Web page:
I'm sure EVs are cheap and practical to run if you do relatively short journies and have home charging capabilities, but I can't see us replacing all our vehicles with one for a while.

    My car is reasonably new, so I doubt I'll change it in the near future unless my requirements changed dramatically, but we would certainly consider an EV for a second car as there aren't too many occasions where my wife and I both need a car with 200+ miles range at the same time.

    M
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  31. #31
    Master Mouse's Avatar
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    Quote Originally Posted by Franky Four Fingers View Post
    They come with free chargers and I can utilise the bulb or octopus night time tariff of about 6p per kWh to charge.
    FFF
    I'm genuinely interested to learn how you've been quoted 6p/kWh (night) with bulb. We've been with bulb for years (economy 7) and our night tariff is 13.52p at the moment. AFAIK their tariffs are non-geographic and there's only one plan for all called 'Vari-Fair'.
    Last edited by Mouse; 10th August 2021 at 10:40.

  32. #32
    Quote Originally Posted by Mouse View Post
    I'm genuinely interested to learn how you've been quoted 6p/kWh (night) with bulb. We've been with bulb for years (economy 7) and our night tariff is 13.52p at the moment. AFAIK their tariffs are non-geographic.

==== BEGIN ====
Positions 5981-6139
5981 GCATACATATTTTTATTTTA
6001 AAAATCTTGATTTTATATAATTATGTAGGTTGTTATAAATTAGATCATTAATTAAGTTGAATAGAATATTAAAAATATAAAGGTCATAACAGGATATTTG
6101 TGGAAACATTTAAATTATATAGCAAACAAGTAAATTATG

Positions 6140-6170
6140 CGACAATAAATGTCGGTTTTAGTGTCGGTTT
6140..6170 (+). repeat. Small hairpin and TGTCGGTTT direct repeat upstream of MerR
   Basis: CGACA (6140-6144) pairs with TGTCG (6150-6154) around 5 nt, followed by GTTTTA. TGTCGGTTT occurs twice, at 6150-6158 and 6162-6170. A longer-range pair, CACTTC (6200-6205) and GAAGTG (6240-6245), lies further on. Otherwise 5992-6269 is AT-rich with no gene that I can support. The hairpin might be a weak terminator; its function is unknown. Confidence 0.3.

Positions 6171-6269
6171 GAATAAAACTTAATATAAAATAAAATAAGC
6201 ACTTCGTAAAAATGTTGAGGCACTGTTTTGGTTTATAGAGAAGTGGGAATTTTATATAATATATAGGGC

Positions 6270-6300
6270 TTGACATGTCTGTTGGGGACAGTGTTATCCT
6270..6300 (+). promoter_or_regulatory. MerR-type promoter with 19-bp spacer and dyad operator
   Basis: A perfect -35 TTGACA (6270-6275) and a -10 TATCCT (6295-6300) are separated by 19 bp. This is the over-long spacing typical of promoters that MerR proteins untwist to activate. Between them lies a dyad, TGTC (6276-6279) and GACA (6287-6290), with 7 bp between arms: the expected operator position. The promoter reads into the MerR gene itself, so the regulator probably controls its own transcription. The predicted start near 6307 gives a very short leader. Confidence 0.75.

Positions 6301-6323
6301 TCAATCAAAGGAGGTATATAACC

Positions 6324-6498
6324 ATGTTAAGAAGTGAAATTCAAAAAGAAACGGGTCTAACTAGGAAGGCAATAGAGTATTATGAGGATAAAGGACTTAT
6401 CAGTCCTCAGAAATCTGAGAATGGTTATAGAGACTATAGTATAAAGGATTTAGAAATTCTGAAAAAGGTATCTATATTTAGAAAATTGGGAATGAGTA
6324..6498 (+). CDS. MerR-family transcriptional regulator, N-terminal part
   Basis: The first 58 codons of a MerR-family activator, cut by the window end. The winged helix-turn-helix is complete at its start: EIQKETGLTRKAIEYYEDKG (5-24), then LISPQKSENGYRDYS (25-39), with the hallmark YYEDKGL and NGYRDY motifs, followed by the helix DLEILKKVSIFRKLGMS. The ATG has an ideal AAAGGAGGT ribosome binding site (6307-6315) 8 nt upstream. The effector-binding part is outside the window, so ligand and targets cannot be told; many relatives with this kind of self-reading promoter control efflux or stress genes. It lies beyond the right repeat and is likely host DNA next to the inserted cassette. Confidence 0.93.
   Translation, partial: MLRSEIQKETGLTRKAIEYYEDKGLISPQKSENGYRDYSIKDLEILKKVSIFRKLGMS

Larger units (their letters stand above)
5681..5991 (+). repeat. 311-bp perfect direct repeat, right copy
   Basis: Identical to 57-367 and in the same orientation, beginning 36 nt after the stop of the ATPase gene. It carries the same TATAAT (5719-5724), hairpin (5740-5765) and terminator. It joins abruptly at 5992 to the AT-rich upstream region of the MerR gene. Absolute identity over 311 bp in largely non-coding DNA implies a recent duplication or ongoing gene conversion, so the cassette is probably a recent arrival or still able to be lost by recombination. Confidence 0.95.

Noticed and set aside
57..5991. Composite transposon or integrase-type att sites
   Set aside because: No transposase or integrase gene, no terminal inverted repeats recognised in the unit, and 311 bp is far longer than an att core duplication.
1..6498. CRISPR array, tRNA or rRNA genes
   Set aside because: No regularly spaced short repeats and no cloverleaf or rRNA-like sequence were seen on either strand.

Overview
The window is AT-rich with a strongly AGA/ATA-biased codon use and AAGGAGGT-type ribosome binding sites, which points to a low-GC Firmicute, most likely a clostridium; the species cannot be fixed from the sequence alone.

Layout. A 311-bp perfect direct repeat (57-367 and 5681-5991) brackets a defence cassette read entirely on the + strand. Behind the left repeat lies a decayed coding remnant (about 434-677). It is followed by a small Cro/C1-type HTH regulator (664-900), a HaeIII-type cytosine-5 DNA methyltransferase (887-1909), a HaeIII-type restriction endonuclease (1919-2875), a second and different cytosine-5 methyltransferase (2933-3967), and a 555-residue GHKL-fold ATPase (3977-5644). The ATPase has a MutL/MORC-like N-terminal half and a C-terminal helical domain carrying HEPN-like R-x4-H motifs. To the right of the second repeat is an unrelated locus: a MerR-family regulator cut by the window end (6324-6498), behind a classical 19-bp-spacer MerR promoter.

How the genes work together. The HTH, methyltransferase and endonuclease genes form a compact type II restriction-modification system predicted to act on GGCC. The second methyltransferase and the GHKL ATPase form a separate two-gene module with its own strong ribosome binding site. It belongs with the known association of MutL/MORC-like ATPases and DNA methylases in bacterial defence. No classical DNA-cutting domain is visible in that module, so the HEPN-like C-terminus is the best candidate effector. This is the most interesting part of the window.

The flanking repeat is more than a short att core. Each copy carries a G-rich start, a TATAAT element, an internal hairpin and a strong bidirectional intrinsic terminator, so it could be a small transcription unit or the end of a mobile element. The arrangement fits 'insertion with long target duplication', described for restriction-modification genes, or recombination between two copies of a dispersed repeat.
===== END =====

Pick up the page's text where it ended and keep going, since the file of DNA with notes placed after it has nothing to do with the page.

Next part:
I received an email going back a few months ago with this specific tariff designed for EV charging, I canít quite remember the exact figures however Iím sure it was 6p per KWH between 12-4 or 1-5, canít quite remember now but Iíll try and dig it out.

  33. #33

  34. #34
    Master Mouse's Avatar
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    Quote Originally Posted by Franky Four Fingers View Post
    Many thanks.

    So a special tariff for EVs via a smart meter. East Midlands 5p/kWh ish. Almost a third the rate of what it's costing to run our washing machine/heat our hot water overnight - we are totally electric here as there is no gas at all to the village!